Simplified Reed Pipe Construction
by Marc Elbasani

I've built some reed pipes that have new features, which I feel  have simplified their construction.  This design could be used in making many types of pipe organ reed stops, including trumpets, trombones, oboes, clarinets, bassoons, posaunes, tubas, and saxophones. The design of the pipe is as follows:

Piece 'A' is the foundation of the pipe, a board of wood running the full length of the pipe. Both the resonator (made from face piece 'B' and side walls 'C') and the boot (the box  made of  sides 'D' and cap 'E') are built on this foundation piece. I have found that building both the resonator and boot on this single foundation greatly simplifies the construction. All of these pieces could be made from hardwood or softwood as a tradeoff between sturdiness and weight. The toe hole block 'F' is similar to that in flue pipes, and as in flue pipes it should be made of a hardwood.

The reed tongue 'I' and the tuning wire 'J' are essentially the same as in standard reed pipes. The tongue is a sheet of brass which has been sheared to proper dimensions and burnished to receive its voicing curve, and the tuning wire is a shaped piece of stiff wire (usually phosphor bronze), which controls the vibrating length of the tongue.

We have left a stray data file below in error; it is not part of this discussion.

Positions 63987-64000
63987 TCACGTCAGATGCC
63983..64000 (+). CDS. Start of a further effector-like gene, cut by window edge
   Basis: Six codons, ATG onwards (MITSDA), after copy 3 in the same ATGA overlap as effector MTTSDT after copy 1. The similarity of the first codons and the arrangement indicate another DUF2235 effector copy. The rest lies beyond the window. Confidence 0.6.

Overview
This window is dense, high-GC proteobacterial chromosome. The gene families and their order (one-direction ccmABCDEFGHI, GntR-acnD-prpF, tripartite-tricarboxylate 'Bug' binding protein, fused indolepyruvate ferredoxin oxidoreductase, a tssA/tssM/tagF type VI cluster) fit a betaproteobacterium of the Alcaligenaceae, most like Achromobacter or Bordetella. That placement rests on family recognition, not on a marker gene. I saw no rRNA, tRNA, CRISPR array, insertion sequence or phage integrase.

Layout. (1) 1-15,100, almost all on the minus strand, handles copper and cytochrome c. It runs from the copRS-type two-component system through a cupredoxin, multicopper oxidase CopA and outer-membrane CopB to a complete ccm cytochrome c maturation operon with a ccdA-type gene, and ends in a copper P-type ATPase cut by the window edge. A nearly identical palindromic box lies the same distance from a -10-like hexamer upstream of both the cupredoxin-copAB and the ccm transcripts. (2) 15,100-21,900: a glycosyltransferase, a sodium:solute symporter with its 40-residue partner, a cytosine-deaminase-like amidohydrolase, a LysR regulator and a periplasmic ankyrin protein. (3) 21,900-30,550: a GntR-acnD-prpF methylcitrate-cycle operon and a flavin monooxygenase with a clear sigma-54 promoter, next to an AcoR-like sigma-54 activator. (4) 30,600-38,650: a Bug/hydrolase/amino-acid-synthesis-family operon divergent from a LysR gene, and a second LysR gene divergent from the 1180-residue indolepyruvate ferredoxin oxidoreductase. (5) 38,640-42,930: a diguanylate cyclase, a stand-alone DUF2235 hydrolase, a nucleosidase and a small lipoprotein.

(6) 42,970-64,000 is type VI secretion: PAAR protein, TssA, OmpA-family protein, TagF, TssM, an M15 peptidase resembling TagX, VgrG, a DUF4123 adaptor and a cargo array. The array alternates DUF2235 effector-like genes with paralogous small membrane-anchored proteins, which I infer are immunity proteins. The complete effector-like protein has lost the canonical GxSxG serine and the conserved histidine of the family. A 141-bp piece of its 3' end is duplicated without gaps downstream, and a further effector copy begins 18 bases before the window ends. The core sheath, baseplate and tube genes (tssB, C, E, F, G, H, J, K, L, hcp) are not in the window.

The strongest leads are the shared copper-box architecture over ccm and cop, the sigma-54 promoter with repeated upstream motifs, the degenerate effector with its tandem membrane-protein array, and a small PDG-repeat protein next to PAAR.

The tongue vibrates against the shallot, which here is constructed from two pieces. The larger piece is 'G'. a thin board of hardwood that has been cut down the center to form a groove. The grooved block is passed over the table saw a second time to open the gap, but this second cut runs only about halfway down the  length of the reed. The end of the open gap is closed by inserting part 'L', which can be formed so that the inner edge is slanted so as to provide the voicer with the desired tone.

 Block 'H', another piece of hardwood, secures the brass reed (in place of the wedge traditionally used in reed pipes). The reed is clamped in place between blocks 'G' and 'H', with block 'H' being secured to block 'G' by a pair of screws. This clamping arrangement allows one to easily position and secure the reed. Replacing the reed is also a quick and simple operation.

In some reed pipes, part of the boot is a leather diaphragm, which helps to give smooth startup speech to high pressure reed pipes. Such a diaphragm can be easily incorporated into the cap of the boot box. A rectangle is cut out of cap 'E' and diaphragm 'K' can be glued or clamped  to the cap.

Marc Elbasani
27 Jul 2001 01:57:49 -0700

elbasaniTrumpet1.jpg (75 kb)

elbasaniTrumpet2.jpg (60 kb)

elbasaniTrumpet3.jpg (58kb)

28 July 2001